Acknowledgments:
   The author cordially thanks many of my colleagues and friends who encouraged me. More than 150 pathologists and clinicians kindly supplied me valuable cases, samples, photographs, antibodies and probes. I am very sorry that I have to omit to list up their names here. Most of the names and affiliations can be seen in my Japanese-written textbook entitled "Atlas of Infectious Disease Pathology" published from Bunkodo Co., Tokyo in April, 2000.
   The CD-ROM was completed by devotional and skillful cooperation of the members of Yamagiku Printing Co., Nagoya, and of the secretary Ms. Chikayo Yashiro of the Department of Pathology, Fujita Health University School of Medicine, Toyoake.

Postscript:
   A few months earlier, Prof. Toshiaki Manabe, Department of Pathology, Kyoto University School of Medicine, Kyoto, proposed me to make a CD-ROM version of "Pathology of Infectious Diseases" for the presentation at Kurashiki Seminar in the autumn of 2003, held in Kurashiki, Okayama. I dared to plan to cover all the fields of infectious disease pathology. Eventually, a total of 237 cases are presented in the CD-ROM. Additionally, 194 reference cases are also included. The total number of figures in this CD-ROM sums up to 1,151. The case presentation is grouped into seven organ categories, including the gastrointestinal tract, hepatobiliary and pancreas, respiratory system, neuromuscular system, genitourinary system, skin and other systems. They are also sorted into six categories of pathogens, such as the bacteria, fungi, viruses, protozoa, helminth and others.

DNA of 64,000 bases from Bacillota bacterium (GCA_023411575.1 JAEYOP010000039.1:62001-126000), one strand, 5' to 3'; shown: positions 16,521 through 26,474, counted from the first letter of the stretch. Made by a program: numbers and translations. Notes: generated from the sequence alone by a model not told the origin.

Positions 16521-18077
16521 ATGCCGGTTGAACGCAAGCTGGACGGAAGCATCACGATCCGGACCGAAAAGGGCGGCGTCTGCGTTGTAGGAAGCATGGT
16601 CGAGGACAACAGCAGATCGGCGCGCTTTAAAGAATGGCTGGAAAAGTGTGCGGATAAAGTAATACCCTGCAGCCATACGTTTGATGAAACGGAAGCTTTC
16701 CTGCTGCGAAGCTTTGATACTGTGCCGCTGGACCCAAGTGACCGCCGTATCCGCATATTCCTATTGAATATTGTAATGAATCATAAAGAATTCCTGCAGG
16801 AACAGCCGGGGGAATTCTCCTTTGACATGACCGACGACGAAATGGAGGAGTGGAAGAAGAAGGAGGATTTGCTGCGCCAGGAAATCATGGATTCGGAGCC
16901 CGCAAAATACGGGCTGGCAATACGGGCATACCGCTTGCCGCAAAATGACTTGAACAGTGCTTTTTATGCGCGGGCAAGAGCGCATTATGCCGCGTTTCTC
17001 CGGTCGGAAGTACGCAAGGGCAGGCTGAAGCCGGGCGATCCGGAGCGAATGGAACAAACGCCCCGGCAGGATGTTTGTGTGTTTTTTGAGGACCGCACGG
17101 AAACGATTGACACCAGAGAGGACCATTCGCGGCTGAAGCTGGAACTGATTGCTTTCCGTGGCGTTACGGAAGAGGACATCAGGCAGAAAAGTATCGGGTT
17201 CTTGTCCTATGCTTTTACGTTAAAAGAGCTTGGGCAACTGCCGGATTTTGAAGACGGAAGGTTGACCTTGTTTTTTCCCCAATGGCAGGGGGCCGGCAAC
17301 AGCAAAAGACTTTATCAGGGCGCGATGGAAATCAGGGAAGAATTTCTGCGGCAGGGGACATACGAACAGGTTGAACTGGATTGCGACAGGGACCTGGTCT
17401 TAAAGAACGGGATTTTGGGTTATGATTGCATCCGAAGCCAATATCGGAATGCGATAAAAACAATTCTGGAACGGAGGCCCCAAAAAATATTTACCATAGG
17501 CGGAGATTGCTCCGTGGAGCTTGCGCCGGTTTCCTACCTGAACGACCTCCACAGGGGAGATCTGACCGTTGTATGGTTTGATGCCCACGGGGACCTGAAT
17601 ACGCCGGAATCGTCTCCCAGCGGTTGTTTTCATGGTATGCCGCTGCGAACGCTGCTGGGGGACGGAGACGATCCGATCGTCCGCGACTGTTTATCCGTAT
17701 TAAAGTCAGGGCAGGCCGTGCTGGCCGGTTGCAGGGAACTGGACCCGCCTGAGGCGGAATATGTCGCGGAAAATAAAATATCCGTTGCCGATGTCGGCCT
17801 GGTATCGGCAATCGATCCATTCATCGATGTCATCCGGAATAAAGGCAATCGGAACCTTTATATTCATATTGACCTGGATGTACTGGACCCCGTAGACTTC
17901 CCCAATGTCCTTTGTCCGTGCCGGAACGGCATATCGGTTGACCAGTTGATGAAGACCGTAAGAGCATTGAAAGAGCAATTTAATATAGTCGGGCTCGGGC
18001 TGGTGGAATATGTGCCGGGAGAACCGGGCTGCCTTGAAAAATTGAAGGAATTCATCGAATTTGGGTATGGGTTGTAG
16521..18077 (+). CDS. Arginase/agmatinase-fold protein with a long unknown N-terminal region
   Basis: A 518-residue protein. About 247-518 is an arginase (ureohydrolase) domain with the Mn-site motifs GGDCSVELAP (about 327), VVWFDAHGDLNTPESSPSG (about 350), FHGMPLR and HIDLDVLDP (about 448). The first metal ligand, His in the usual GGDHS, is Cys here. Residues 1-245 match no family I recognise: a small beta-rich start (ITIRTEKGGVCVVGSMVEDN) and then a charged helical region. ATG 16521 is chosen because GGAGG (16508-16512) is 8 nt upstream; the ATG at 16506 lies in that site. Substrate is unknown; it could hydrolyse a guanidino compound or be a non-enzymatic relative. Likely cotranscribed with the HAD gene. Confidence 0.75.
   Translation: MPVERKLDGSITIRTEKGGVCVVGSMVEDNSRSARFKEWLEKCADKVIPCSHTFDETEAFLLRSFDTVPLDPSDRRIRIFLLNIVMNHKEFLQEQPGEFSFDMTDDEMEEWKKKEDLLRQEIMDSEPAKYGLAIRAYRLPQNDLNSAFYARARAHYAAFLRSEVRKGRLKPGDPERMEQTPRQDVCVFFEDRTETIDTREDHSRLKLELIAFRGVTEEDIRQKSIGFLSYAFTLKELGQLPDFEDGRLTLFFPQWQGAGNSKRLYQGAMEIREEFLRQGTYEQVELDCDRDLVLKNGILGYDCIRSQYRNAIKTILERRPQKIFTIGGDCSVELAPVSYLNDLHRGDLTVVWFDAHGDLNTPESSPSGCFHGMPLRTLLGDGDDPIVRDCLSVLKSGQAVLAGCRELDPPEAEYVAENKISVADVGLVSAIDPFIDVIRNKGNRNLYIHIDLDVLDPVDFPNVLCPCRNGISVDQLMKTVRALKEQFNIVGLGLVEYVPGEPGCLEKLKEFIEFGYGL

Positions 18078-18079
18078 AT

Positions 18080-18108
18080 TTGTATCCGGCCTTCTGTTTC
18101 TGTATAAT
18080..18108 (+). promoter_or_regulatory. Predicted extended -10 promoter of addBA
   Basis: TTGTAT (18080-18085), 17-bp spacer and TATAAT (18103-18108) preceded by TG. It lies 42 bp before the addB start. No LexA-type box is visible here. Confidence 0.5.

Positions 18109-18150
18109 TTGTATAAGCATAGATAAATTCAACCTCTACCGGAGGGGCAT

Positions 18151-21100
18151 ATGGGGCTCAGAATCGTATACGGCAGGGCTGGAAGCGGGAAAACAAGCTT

In a routine practice of histopathological diagnosis, pathologists tend to give the maximal effort in making a diagnosis of neoplastic diseases as precise as possible. However, the same pathologists may use a too simple and fuzzy diagnostic term such as "chronic inflammation", "abscess", and "granuloma" for the lesion of infectious diseases. Instead of "granulomatous lymphadenitis", we pathologists should clarify the etiology of the granulomas as much as possible. For the cytopathological diagnosis of the uterine cervix, for example, Gardnerella vaginitis should also be commented in addition to the diagnosis of cervical intraepithelial neoplasia. The straightforward reason for this is that the exact etiological diagnosis of infectious diseases can lead the patients to the appropriate treatment and cure. The prompt and precise diagnosis of emerging and re-emerging infectious diseases, nosocomial infections and sexually transmitted infections has an important social aspect for the prevention of unnecessary transmission of pathogens. It is of no doubt that the intimate communication and cooperation between pathologists and clinicians are essential. Pathologists must not hesitate to ask clinicians to provide detailed clinical information and to add laboratory and molecular examinations.
   Any pathologist has a chance to encounter any kind of infectious diseases, primarily because of the globalization of the world, change of sexual behavior, popularization of gourmet diet, increase of immunosuppressed patients, spreading of drug-resistant pathogens and advent of emerging and re-emerging infectious diseases. I sincerely hope that this CD-ROM will help pathologists all over the world make an appropriate histopathological diagnosis of infectious diseases for the patients and for the human society.

 

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